Sunday, February 22, 2009

Why I Am Not An Atheist

There's a wonderful poem by Frank O'Hara called "Why I Am Not a Painter," which, by giving an example of what poetry is not, gives as good a demonstration of what it is as I have ever heard. [This is the painting he refers to. >>]

So thinking about atheists recently, following their support for Darwin Day, I wondered why I'm not one of them. After all, their position is really about questioning, and I've always believed we learn more by questioning than we do by accepting things on faith. I'm also a believer in science and its method of arriving at the truth by observation. So why shouldn't I expect some sort of physical proof of God's existence? Bertrand Russell, for example, when asked what he would say if he were to die and find himself confronting God, replied, "I would say, 'You didn't give us enough evidence.'"

There's nothing wrong with faith itself, but there was nothing wrong with believing the Earth was flat, either -- except that, since it wasn't, we probably wouldn't ever have learned to orbit around it, or depart from it for the moon. Now that we know how spherical it is, we can have faith in that while remaining open to whatever other possibilities there might be, such as a warp in the four-dimensional space-time continuum.

My first encounter with the concept of atheism came when I was about fifteen. Over summer vacation I had read The Story of Philosophy, by Will and Ariel Durant, and then discovered a book on my father's shelves called A Game of Chess (author unknown). This turned out not to be about chess at all. Instead it was a philosophical dialog conducted between two men over a chess board. One of them (the hero) was an atheist, and the other (I guess you would call him the goat) seemed to have been placed there by the author to feed the atheist exactly the arguments that he could refute with wit and alacrity.

As you can tell, the book was pretty bad, even in sophomoric terms. I don't remember, but no doubt the story ended with the atheist declaring "checkmate!" Nevertheless I read the whole thing, even though the further I went the more I felt certain that I disagreed. No, it was stronger than that. Something inside me disagreed, giving me almost a physical sense of claustrophobia and discomfort.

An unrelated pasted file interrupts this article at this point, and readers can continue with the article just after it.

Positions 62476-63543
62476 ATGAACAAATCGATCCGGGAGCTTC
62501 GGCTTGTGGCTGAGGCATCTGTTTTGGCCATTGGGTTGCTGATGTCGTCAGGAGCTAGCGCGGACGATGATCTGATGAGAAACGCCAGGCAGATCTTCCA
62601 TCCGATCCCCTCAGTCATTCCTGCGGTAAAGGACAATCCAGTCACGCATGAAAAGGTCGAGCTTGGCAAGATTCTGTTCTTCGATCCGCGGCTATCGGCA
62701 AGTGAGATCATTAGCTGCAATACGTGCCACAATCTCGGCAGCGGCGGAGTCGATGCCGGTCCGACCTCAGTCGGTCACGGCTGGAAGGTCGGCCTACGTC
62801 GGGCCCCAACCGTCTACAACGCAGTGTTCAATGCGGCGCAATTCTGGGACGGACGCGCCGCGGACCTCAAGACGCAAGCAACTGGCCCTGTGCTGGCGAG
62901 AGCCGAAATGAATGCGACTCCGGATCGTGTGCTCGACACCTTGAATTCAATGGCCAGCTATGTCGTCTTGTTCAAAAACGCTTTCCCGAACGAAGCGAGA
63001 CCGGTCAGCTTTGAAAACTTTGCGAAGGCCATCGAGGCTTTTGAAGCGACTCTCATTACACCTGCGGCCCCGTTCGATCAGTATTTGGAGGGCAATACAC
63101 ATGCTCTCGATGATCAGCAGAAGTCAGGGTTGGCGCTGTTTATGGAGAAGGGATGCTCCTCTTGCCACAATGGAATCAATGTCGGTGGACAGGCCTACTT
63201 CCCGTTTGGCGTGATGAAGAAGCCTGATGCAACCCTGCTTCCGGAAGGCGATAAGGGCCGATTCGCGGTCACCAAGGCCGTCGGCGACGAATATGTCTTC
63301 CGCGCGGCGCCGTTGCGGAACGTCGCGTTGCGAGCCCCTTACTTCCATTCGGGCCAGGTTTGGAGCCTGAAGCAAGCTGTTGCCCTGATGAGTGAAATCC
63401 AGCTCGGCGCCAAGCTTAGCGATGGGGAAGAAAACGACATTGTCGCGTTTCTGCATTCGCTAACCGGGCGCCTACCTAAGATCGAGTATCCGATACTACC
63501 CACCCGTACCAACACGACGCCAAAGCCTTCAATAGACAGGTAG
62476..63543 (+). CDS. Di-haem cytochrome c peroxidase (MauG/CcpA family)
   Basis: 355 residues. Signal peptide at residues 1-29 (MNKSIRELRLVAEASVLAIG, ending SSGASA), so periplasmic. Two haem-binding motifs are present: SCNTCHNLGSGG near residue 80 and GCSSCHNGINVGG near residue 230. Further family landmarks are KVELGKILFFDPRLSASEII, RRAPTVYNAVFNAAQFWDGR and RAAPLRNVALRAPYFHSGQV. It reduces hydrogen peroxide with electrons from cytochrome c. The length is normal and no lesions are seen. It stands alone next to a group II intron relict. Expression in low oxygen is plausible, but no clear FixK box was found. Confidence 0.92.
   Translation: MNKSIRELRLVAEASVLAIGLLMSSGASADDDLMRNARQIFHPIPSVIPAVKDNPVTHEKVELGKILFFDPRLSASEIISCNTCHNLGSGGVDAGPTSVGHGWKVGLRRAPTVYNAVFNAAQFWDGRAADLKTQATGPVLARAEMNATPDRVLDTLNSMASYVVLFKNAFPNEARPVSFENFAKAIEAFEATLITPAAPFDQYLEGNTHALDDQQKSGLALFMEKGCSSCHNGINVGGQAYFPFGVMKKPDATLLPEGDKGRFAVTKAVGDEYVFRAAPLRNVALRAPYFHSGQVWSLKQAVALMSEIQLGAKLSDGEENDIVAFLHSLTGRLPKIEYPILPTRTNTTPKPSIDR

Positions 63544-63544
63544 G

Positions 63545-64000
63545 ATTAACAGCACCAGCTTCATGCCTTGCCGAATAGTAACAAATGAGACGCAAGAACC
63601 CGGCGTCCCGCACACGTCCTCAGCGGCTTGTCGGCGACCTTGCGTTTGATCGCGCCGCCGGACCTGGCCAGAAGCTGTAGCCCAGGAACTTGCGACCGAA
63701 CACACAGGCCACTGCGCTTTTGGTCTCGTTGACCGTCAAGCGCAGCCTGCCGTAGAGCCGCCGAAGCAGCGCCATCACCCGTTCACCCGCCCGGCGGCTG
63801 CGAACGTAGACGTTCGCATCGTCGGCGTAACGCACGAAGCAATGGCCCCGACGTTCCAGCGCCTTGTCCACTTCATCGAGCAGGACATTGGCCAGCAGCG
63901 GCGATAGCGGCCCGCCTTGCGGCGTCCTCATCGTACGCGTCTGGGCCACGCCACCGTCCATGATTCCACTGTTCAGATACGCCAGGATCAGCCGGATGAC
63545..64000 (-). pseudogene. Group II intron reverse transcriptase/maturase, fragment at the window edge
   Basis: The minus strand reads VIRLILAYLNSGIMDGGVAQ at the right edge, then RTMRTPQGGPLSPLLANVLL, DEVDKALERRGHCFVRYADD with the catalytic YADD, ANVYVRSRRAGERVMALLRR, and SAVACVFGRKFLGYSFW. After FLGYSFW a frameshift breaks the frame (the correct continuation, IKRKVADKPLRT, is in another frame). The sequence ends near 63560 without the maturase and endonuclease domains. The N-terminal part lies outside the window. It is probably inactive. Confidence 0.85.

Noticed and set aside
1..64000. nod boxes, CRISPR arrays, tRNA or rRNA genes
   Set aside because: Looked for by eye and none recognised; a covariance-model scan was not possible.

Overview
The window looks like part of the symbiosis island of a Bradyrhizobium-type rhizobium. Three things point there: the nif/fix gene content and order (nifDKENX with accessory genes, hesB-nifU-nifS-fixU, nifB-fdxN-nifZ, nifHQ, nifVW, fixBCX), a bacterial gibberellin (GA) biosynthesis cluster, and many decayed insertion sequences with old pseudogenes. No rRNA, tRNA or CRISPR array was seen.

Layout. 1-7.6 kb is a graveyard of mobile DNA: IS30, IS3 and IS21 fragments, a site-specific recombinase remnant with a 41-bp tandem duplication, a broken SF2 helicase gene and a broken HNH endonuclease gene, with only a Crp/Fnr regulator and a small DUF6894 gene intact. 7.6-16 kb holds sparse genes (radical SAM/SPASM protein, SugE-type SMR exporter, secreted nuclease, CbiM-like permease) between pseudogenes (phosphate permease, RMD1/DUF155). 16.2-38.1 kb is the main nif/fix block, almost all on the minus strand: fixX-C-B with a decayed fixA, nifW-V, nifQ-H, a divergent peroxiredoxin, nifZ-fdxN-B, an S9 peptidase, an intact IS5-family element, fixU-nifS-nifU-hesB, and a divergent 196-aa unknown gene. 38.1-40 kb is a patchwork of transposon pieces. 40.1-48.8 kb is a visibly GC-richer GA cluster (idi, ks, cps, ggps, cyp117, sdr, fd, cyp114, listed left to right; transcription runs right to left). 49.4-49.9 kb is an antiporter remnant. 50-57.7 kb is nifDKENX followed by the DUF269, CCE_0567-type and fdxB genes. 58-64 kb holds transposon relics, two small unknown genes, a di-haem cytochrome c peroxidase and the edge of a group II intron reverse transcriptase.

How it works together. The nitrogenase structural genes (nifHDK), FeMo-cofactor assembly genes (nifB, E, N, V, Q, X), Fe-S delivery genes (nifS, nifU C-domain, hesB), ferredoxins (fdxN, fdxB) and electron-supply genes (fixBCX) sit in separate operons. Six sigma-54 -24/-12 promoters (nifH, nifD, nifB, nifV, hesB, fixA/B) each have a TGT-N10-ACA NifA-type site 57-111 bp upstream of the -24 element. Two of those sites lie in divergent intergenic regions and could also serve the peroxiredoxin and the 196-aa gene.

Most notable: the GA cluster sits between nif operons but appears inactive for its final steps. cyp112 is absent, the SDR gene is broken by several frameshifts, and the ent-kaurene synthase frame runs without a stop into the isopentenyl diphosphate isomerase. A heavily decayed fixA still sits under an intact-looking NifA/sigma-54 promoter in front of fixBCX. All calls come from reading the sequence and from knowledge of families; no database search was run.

You might ask at this point what my father was doing with this book on his shelf. Well, that would be a long story, but the short version is that after having been raised as a Catholic he found himself suddenly transported into the later stages of the Second World War, where all the Catholics, Protestants, etc., remaining in Europe were doing their best to murder one another. After being shot himself, he was transported back to what later veterans would call "The World" and plunked into Columbia University where he was exposed to other philosophies of all kinds. Let's just say his faith was tested, and it flunked. By the time he had married my mother he no longer felt comfortable as a Catholic and had stopped attending church. He felt strongly enough about it that he eventually persuaded my mom to follow suit, with the result that I have only the foggiest early memories of ever attending mass.

Later they went church shopping, largely so that my sister and I could have something to call a religious background of our own. They settled on the Unitarians. This was partly because the organist liked to play Bach, and they were both fans of Albert Schweitzer, but also because of the inclusiveness and open-mindedness of the Unitarians, who, like the Quakers, find room even for those of no faith at all. This varies a lot from one congregation to another, but the one in Miami was so progressive that in the 1970's the minister created a furor by coming out in favor of legalizing marijuana, though as he put it, "I still have my doubts about LSD."

I've written elsewhere about my first exposure to the Unitarian church school, which involved lots of natural history (the teacher was also a middle-school science teacher), classical mythology, and comparative religion. When I went back in my teens it was a place to learn about Bob Dylan, sing folk songs, and debate Civil Rights issues with local political candidates. But the point is that this was the foundation for my own spiritual search, which began with Alan Watts teaching zen on TV and then the Durant's introduction to philosophy, and continued on through the years up till today. The Unitarians didn't ever tell me what to think; they gave me information and encouraged me to think for myself. Eventually I ended up as a Quaker for the same reason.